Wednesday, July 8, 2009

Enough With the Dust and Heat Already

I'm sure you're tired of hearing about it, but I assure you that you are not as tired of hearing about it as we are in living in it.

This is how a dust storm really looks. Imagine having this hanging in the air 24 hours a day for days on end. It gets in your hair, your teeth your throat, your lungs and licking your lips to rescue them from the heat of the day only ends up with a tongue full of dust.

I just know the day will come when some medical study, sponsored by the VA, will reveal that soldiers serving in Iraq are likely to suffer from some respiratory disease in connection with breathing this stuff for a year. Mark my words!

On a given morning you can wake from a nights rest to find that a layer of dust, not small amount, has settled on every exposed surface in your room. This is a sure sign a dust storm has arrived. Another tell tale sign of the advent of a dust storm is the color of the sunlight filtering through the suspended dust in the air. In your room the morning light shines through the window an amber or orange color.

I am told that this years dust storms are the worst seen here in several years. I haven't been tracking the exact number of days we have been "socked in" by these storms, but over the past three weeks I would say we are in the 75% range. It's simply amazing. But, here's the 
positive side. When the dust arrives, the temperatures drop. It's a trade-off, I know, dust or high temps. Pick your poison.

On the day I took this picture of the temperature the temp in the shade was 122, the temperature in direct sunlight was 126. When the dust comes in it can drop 10 - 15 degrees. I know, that still makes the temp in the low 100s, but it feels good. Heat is all relative here.


David M said...

The Thunder Run has linked to this post in the blog post From the Front: 07/10/2009 News and Personal dispatches from the front and the home front.

1SG Martinez said...

Comment from LTC (ret) Claude McKinney:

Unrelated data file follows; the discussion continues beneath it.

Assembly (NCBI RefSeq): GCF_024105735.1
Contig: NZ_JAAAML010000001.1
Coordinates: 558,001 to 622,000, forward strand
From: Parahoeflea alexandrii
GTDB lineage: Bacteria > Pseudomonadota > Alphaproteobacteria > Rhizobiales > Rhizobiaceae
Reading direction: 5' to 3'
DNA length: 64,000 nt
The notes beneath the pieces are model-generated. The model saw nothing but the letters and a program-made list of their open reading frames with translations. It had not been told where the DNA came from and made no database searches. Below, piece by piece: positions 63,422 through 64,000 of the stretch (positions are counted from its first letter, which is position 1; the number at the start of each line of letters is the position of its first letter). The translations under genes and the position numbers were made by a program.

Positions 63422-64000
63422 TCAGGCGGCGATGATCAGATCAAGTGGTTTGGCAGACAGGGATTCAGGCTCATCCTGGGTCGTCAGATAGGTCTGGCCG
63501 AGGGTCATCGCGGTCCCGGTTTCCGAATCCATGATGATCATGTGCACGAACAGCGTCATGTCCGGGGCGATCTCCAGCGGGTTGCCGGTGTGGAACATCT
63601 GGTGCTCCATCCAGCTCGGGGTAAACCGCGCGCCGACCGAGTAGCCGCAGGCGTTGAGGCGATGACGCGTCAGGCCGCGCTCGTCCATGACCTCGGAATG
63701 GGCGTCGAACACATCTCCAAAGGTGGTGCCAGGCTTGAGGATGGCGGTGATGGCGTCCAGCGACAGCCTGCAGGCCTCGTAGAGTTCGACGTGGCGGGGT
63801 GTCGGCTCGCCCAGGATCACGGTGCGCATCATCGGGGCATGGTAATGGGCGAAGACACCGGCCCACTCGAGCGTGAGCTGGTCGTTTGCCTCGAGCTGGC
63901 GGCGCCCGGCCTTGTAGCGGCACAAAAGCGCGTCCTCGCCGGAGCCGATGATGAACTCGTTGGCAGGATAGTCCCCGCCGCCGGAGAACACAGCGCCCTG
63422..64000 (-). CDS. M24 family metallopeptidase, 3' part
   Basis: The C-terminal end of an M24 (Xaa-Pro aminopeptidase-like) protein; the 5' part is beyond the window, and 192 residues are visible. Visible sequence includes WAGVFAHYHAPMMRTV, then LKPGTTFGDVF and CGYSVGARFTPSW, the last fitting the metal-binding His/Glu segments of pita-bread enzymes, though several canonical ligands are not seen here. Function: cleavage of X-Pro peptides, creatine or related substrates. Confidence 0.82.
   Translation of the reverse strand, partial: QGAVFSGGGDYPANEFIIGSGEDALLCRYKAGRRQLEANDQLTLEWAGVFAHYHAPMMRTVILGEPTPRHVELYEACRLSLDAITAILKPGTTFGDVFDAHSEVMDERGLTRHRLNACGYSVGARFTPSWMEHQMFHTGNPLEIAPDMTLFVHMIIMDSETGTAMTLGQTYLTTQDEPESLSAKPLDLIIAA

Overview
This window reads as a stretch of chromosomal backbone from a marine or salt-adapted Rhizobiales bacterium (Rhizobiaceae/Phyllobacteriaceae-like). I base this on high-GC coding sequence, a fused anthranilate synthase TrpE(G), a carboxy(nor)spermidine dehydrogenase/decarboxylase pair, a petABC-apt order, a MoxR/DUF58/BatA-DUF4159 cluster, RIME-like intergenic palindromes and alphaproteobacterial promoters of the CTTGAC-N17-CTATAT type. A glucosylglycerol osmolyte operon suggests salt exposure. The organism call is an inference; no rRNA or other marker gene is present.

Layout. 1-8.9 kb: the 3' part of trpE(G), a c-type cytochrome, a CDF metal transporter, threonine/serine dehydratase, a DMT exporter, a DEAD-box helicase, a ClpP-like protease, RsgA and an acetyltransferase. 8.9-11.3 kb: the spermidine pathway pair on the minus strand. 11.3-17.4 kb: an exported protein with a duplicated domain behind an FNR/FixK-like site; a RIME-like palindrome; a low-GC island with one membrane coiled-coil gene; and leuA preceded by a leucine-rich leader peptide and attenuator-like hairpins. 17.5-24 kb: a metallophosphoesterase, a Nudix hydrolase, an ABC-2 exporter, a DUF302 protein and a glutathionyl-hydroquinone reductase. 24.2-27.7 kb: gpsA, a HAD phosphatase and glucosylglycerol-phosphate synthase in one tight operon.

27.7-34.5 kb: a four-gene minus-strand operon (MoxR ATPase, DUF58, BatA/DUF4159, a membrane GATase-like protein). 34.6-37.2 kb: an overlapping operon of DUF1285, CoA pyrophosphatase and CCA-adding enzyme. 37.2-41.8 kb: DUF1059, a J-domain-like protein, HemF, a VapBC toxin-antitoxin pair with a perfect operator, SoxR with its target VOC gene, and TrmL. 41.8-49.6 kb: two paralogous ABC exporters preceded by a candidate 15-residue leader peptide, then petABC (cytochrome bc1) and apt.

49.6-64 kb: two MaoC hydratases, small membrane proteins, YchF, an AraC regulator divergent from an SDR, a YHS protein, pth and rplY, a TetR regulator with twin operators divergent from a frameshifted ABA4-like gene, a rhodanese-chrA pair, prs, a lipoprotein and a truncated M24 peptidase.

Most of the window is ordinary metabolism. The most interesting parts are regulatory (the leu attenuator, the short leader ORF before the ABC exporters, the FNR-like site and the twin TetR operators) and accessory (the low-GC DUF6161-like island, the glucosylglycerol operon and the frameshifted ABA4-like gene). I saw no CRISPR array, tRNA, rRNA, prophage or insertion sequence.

Moisture does not aid in the elimination of Iraqi dust from any surface. Air cans only causes it to become airborne again to fall back onto your equipment later. Scrapers, moving slowly, will aid for a while, but then the pile gets large enough that it too become a resource for a new dust storm. Feather dusters work best.

My north living in Mosul was a pleasant thing in that we only had occasional dust storms, and lots of trees to aid in the knockdown of the dust. However, when I moved to Tikrit I learned what dust was all about.

Now you know I'm not a clean-freak, but when the forearms become gritty from movement on the desk while clicking away on the keyboard, something's got to give.

I really found it interesting to look up and see blue sky, look sideways and see only dust brown obscuring vision of all between 20 to 50 feet from you. On several occasions I had opportunity to ascend a tall structure during such a storm, most interesting to see how the disturbed dust held low to the ground. I guess in the really big and wild dust storms, the dust can be thousands of feet up, but most of what I experienced the dust hovered within 50 to 100 feet of the surface.

A face mask will give to you a brown mud sweat ring, but you can lick you lips.

The real key is to not break the crusted surface of the soil following the wet season. That is why the crust is there, to keep the dust under it.

We had to dust our living room the other week. You know how it is when the Salt Lake summer dust build up comes. We may have to do it again next month - we'll see, Ha! LOL.